In spring 2004, at the meeting of the Scientific Council of the Frombork-based Baltic Research Centre, Jerzy Gąssowski received an interesting challenge - find the remains of Nicolas Copernicus.
To be sure, something was known of his death. He had died in Poland at age 70, and he was buried at his church somewhere, but he died while his work was being printed so the man who theorized that the sun, rather than the Earth, is at the center of the universe, was not yet famous enough to merit a monument. But the provost of the Frombork metropolitan church, bishop Doctor Jacek Jezierski, did not think the job impossible.
He believed they could at least narrow down the location and, once that was done, use modern forensics techniques to get a match. Using 'georadar' Gąssowski and his team were able to narrow down the location, the Holy Cross altar of the Gothic Roman Catholic cathedral in Frombork and, since few people lived to be 70, hone in on what they believed was a match.
Reconstruction of Copernicus' face. By Dariusz Zajdel, "Zespół Badań Antroposkopijnych Centralnego Biura Kryminalistycznego Komendy Głównej Policji"
And find a match they did, in what was modestly labelled grave number 13. After careful onsite examination, they sent the skull to the Central Forensic Laboratory in Warsaw for a reconstruction of the face. Chief inspector Dariusz Zajdel, M. Sc., with extensive experience in complex anthropological studies, took up the challenge.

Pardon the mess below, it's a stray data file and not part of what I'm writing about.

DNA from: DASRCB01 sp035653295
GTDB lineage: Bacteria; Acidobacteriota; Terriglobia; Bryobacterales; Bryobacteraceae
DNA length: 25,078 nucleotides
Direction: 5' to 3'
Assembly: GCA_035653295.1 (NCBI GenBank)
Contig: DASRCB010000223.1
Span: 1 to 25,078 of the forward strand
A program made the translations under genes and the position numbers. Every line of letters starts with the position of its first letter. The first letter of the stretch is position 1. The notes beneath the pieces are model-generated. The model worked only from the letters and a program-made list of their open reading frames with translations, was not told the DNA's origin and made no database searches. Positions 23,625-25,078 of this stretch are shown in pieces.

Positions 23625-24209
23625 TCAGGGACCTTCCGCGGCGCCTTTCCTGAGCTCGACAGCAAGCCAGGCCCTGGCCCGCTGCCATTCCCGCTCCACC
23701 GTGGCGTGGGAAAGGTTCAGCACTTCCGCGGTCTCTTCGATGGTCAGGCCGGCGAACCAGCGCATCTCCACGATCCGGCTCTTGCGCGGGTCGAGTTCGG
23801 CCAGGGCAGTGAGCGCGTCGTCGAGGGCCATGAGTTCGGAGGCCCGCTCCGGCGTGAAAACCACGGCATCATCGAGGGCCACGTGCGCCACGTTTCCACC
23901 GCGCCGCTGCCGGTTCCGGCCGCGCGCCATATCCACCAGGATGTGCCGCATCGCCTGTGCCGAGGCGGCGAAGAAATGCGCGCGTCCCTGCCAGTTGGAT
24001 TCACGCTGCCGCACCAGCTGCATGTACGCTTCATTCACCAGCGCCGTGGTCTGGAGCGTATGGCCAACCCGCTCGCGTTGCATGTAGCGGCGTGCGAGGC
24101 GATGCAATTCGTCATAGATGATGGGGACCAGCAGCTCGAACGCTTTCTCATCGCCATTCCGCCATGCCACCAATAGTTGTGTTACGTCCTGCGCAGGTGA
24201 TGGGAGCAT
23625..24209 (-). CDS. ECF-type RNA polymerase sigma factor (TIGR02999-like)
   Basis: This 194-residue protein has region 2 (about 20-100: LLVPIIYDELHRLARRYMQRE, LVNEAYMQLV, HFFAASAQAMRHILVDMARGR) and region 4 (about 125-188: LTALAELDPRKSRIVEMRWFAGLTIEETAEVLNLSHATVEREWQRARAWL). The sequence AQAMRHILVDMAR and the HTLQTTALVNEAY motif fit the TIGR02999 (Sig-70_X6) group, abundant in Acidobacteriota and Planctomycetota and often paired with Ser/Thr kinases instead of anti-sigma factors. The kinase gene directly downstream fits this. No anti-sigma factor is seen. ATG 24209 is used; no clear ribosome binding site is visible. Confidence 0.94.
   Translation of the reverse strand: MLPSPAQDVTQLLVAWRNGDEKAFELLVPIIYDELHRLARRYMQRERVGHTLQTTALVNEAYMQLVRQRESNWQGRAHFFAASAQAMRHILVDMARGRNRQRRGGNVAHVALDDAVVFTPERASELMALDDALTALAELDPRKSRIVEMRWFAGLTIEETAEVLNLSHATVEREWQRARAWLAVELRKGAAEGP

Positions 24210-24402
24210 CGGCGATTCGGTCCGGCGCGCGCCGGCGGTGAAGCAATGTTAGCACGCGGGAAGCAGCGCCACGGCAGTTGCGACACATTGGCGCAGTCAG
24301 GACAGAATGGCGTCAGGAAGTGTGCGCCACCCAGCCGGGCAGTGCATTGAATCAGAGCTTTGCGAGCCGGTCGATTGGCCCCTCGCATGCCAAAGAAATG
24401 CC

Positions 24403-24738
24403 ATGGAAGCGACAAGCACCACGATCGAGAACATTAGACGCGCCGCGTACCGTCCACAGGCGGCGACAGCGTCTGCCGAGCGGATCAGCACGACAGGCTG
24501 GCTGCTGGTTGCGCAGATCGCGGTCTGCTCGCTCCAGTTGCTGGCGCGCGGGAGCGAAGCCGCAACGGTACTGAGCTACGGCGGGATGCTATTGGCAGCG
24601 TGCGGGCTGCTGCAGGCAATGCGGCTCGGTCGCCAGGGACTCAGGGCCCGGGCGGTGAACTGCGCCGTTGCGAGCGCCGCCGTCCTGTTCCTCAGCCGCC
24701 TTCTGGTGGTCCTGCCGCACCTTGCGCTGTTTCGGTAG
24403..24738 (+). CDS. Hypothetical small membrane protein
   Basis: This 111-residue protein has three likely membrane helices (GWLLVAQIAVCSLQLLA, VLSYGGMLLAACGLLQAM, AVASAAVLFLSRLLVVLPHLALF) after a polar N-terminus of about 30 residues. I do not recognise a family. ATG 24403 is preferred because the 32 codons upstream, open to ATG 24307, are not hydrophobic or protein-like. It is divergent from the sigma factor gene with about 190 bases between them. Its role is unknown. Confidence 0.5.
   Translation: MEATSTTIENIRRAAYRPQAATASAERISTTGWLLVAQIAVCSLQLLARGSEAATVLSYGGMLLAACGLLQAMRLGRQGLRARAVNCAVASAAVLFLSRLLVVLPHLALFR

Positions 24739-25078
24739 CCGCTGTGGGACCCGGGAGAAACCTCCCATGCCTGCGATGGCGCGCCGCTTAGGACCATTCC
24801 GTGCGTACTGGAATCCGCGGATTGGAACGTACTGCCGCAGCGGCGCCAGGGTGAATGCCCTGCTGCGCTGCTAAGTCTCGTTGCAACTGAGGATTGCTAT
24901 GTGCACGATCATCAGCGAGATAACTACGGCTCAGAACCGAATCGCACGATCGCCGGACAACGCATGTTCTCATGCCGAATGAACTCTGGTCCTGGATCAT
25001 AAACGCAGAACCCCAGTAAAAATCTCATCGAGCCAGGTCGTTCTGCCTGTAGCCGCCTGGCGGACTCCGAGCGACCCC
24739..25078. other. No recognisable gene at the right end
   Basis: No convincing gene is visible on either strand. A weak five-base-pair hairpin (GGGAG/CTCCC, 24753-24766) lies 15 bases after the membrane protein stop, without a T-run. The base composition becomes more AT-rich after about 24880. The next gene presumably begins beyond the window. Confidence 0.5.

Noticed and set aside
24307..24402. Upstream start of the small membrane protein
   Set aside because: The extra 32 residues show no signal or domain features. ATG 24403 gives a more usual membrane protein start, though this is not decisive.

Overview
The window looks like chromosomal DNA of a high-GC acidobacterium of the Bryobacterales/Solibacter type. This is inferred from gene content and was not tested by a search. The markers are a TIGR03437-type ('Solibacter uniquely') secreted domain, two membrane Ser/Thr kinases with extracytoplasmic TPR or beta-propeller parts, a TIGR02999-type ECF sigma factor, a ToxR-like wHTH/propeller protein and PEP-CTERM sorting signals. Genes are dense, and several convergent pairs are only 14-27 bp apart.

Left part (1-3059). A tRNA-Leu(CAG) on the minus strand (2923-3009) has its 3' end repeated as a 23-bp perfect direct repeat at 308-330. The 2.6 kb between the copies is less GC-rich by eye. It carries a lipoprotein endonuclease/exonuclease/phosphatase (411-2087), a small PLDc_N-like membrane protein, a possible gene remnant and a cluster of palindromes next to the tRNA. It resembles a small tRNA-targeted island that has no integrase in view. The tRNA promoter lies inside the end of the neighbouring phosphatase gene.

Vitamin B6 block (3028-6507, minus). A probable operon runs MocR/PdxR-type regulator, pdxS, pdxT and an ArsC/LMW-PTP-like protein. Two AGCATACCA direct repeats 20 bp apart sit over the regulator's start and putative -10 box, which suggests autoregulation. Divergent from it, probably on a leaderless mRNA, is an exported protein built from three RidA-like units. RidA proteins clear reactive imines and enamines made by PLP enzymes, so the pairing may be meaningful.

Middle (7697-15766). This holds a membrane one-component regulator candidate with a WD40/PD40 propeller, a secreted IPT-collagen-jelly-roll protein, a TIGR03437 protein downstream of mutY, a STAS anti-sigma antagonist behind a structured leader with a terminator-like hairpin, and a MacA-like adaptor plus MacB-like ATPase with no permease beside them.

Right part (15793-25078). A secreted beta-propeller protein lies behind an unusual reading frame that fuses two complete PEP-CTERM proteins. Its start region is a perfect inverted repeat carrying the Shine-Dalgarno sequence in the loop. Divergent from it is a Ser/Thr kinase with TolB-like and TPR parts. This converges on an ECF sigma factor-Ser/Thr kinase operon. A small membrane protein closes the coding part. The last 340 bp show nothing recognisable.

Skull from the grave # 13/05, age approximately 70 years. Photo D. Zajdel
Most interesting was that the self portrait of Copernicus helped solve the case. In the portrait, there is a portion of his left eyebrow noticeably absent, usually the sign of a scar, and on the skull was a double vertical scar, above the right eye socket.
Copernicus, probably a self-portrait.
To confirm their beliefs, scientists used DNA testing on two strands of hair and a tooth to identify the remains. The two strands of hair were found in Calendarium Romanum Magnum, a book by Johannes Stoeffler that was published in 1518 and that belonged to Copernicus. The tooth was from the skull found in Frombork.
"The two strands of hair found in the book have the same genome sequence as the tooth from the skull and a bone from Frombork," Swedish scientist Marie Allen from Uppsala University told journalists. The books of Copernicus were taken to Sweden during the 17th century Polish-Swedish wars and are still held by Uppsala University there.
Nicolar Copernicus died while De Revolutionibus Orbium Coelestium was getting both acclaim and infamy. Today he is considered the father of modern astronomy for developing the heliocentric theory of the universe. RIP.
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